Infrastructure Week is back
The Biden administration is using the annual Infrastructure Week to boast about implementation of the Infrastructure Investment and Jobs Act, the bipartisan law that turns 18 months old Monday.
Infrastructure Week, which starts Monday, has been marked for years by the business community, engineering interests, labor and other sectors but became a joke under former President Donald Trump, used by his opponents to mock his unsuccessful attempts to pass a major law to boost highways, ports and bridges.
“People talked about it forever. It became a punchline about Infrastructure Week,” Mitch Landrieu, Biden’s top coordinator for the bipartisan infrastructure law’s implementation, told reporters Thursday.
"Essentially, we not only have now Infrastructure Week, we have it every week," said Landrieu. "And it actually is going to go on for a decade."
The law was one of a suite of major legislative priorities passed during Biden’s first two years in office, when Democrats also controlled the House and the Senate.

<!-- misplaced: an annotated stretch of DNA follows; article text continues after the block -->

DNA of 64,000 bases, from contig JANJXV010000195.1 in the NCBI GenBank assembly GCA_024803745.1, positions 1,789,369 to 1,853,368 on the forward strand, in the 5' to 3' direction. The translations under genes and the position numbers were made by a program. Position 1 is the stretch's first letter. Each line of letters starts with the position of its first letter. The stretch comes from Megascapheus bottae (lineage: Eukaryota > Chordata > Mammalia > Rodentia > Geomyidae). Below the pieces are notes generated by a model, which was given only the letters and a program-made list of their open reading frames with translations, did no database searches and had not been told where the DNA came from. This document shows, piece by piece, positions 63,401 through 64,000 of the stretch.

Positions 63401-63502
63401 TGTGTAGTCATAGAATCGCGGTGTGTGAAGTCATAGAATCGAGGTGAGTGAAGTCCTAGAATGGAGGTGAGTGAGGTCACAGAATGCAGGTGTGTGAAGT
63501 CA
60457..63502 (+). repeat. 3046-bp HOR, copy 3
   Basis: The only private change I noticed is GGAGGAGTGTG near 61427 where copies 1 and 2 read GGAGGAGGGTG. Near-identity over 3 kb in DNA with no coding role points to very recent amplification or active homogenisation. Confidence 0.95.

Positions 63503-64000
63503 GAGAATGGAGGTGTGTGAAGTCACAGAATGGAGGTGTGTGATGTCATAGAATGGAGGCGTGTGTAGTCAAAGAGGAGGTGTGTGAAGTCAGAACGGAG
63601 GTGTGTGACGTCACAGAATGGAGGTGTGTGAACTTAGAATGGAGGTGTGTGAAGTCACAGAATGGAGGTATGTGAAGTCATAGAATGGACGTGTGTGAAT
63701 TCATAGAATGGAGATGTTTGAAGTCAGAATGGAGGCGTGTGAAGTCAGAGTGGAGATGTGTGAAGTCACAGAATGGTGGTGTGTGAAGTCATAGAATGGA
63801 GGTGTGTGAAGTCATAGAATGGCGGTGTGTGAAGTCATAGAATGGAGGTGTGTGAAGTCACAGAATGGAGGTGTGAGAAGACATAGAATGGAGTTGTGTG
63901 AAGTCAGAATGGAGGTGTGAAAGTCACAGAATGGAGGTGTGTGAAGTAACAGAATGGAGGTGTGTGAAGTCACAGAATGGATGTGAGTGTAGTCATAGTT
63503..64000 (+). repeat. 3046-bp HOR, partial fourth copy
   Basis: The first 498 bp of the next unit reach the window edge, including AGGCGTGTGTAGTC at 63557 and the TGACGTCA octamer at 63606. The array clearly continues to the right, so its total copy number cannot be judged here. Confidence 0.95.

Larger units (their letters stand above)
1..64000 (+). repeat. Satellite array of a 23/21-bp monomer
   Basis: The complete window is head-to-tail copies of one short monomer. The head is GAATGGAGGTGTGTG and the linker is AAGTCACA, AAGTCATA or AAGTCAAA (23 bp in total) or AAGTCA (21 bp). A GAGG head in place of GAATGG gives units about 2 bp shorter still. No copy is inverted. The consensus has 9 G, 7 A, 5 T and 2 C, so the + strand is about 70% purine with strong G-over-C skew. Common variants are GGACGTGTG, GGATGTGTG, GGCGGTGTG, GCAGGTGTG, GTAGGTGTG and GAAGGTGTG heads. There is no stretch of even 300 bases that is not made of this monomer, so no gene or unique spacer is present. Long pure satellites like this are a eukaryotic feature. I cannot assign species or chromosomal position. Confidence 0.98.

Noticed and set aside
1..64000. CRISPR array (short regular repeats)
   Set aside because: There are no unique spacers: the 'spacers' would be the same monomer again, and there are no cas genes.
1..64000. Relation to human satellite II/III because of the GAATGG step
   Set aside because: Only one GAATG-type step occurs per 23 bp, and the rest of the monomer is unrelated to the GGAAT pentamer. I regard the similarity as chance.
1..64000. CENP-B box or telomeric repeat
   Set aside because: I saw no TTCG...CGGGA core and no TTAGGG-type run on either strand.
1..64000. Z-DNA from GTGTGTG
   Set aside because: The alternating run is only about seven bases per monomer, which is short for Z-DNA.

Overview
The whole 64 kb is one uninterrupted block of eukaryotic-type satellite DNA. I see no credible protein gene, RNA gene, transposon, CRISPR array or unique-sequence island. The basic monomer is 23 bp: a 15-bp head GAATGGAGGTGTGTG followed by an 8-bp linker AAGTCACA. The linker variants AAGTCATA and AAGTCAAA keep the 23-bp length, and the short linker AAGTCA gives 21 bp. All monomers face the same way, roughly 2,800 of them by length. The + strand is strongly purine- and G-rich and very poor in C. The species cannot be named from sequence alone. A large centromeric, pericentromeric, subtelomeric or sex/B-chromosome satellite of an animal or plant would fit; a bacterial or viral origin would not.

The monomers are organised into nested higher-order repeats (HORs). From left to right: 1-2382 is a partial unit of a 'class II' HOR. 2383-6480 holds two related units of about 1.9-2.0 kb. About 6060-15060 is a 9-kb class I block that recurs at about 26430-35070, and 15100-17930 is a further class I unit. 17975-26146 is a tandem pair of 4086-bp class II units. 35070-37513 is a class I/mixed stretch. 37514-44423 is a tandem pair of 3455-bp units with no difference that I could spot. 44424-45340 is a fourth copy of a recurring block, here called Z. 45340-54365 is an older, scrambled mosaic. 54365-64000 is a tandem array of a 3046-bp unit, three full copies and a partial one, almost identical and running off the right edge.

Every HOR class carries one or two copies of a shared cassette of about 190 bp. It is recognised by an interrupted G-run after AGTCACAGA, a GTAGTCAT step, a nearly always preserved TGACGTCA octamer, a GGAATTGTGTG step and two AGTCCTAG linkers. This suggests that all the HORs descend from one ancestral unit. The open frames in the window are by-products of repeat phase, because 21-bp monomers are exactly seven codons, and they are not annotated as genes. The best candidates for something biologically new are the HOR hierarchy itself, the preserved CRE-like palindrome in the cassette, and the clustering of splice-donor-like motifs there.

It got some Republican support, but many in the GOP have sought to frame its implementation in a negative light, despite often hosting projects in their districts that have directly benefited from it.
Landrieu said the administration has announced more than $220 billion in funding so far from the $1.2 trillion law. That’s gone to 32,000 projects in each state, territory and Washington, D.C.
He sought to highlight stories from the hundreds of visits administration officials have made to places benefiting from the infrastructure law, like that of Deanna Branch, a mother and activist who spoke at the White House in February about lead pipe replacement and the impact on her children.
"It goes all back to just a real fundamental idea that the president has said that if you invest in America and you invest in people, you build a strong country. And everything fits into that prism, into that frame for this president,” Landrieu said. “And I think that we have succeeded in a really, really big way. We have a lot more to do.”
The law’s broad range of provisions also put money toward projects like electric vehicle charging infrastructure, electric school bus, wastewater treatment, canal locks, dams and nuclear power plants and hydrogen energy.
Landrieu is visiting Illinois and Iowa next week to celebrate maritime shipping infrastructure funding there through the Army Corps of Engineers.